Confit (pronounced con-fee) is a French term for various kinds of food (fruits, vegetables and meats) that have been slowly cooked in oil or sugar water (syrup). Sealed and stored in a cool, dark place, a confit perishable is good for several months. The technique is one of the oldest known ways to preserve food without refrigeration, dating back to medieval times. A meat confit begins with salted and seasoned cuts that are submerged in rendered fat (not to exceed 185°F /85°C.) and slowly cooked. In a restaurant context, confit more specifically refers to achieving two textures in meat dishes like Confit Port Ribs: tender bites falling off the bone but encased in a crispy outer surface – a culinary feat worth the effort. The technique produces an equally impressive result with garlic, tomatoes, and even potatoes (tortilla de patata), producing a butter texture with intense flavor.

Sous vide

Sous vide Sous vide, pronounced “sue veed”, refers to the process of cooking vacuum-sealed food in a temperature controlled water bath. This stress-free cooking method ensures that meat, eggs, fish, infusions and more are perfectly cooked every time, without need for checking, turning, basting, or fussing. A sous vide cooker, or immersion cooker, heats and circulates a water bath at a specifically set temperature. An egg, for example, placed in the bath set to 63°-65°C, will emerge with a soft-cooked white and molten yolk — no matter how long it stays in bath! This is how a restaurant can serve 50 covers of duck breast perfection in a single service. When ordered, the cook plucks a breast from the bath which is already cooked to the perfect rare and then sears the breast, fat cap down, to create the crisp, brown skin. It is ready in minutes. And for the outlier diner who wants their duck breast well done, a few minutes in a hot oven does the job.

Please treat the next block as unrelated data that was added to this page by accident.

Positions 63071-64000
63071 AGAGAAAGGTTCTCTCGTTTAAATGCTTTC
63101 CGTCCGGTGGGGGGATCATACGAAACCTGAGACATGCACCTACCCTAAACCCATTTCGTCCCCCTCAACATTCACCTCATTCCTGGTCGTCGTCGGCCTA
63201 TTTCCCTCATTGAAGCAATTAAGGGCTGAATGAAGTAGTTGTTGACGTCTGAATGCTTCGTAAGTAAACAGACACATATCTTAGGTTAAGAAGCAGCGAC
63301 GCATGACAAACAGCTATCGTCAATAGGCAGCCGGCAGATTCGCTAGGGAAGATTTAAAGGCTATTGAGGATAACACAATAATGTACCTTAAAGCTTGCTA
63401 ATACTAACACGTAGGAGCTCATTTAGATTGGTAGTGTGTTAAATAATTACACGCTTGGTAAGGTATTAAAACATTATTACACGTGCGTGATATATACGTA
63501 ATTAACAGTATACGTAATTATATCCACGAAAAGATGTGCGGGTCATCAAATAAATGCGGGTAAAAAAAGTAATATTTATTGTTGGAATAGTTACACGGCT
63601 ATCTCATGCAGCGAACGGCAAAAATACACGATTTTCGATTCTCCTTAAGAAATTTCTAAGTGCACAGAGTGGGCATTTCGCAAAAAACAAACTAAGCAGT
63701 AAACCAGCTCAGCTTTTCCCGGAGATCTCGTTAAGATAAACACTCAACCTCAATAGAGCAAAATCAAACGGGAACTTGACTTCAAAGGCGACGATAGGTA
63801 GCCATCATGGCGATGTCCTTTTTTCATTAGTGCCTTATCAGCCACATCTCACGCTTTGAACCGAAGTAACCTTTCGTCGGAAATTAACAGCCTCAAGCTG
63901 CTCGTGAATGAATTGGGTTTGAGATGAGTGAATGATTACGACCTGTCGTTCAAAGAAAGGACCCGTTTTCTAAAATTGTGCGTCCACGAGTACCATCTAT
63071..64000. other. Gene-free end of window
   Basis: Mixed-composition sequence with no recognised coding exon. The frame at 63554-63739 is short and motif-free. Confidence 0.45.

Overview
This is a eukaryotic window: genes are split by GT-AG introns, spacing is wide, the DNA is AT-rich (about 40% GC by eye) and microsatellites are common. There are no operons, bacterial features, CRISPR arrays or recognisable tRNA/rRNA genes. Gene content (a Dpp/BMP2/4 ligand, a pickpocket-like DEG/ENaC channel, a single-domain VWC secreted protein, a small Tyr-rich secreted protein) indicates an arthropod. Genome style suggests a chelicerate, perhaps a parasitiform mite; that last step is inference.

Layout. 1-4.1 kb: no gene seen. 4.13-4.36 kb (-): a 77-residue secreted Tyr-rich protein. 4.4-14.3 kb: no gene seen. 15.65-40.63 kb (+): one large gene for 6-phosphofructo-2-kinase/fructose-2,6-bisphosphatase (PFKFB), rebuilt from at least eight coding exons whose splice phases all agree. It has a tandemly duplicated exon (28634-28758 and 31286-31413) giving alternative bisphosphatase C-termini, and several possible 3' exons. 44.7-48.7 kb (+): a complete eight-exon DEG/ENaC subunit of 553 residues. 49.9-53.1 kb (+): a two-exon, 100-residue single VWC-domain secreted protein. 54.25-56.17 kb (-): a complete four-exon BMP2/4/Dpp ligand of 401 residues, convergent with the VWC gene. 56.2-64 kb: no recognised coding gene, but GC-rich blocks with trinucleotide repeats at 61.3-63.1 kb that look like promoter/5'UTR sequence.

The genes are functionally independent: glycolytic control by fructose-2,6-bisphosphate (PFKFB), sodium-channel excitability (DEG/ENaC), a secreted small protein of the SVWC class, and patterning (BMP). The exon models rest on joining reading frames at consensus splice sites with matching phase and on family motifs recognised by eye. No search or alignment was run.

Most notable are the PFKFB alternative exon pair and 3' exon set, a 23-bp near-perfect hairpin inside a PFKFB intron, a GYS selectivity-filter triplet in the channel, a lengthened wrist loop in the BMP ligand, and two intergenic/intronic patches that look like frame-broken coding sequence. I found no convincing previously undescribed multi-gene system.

Al dente

Al dente – This pasta descriptor comes from the Italian phrase “to the tooth”, which means that the cooked pasta retains some bite, rather than yielding softly when chewed. To accomplish this level of doneness, the pasta should be slightly undercooked. One way to verify that your pasta is adequately al dente is to fish a piece from the boiling water and break or cut it in half. If the cross section displays a mostly cooked outer ring around a faint white-ish core, you have it!

It is important to note that if you are finishing a pasta in a sauce, first cooking it to al dente will result in an overcooked final product as the liquid from the sauce is absorbed. The Italian term needed in this case is “Molto al dente.” It is accomplished by reducing the coking time by another 3 minutes. Never fear, by the time your pasta has soaked up the sauce, for example a silky Basque salsa verde, it will be the chewy perfection you crave.

Cascada or cachelos

Cascada or cachelos – Both terms refer to a specific type of cut used when preparing bite-sized potatoes for certain dishes and soups. Beginning with peeled potatoes, make the cut by sliding a knife into the raw potato and then pry the piece off, snapping the uncut edge from the potato. This broken edge exudes more starch than does a clean cut and the starch serves to thicken soups and stews. Moreover, the asymmetrical, angular cuts offer a nice presentation for dishes such as Pulpo de Gallega.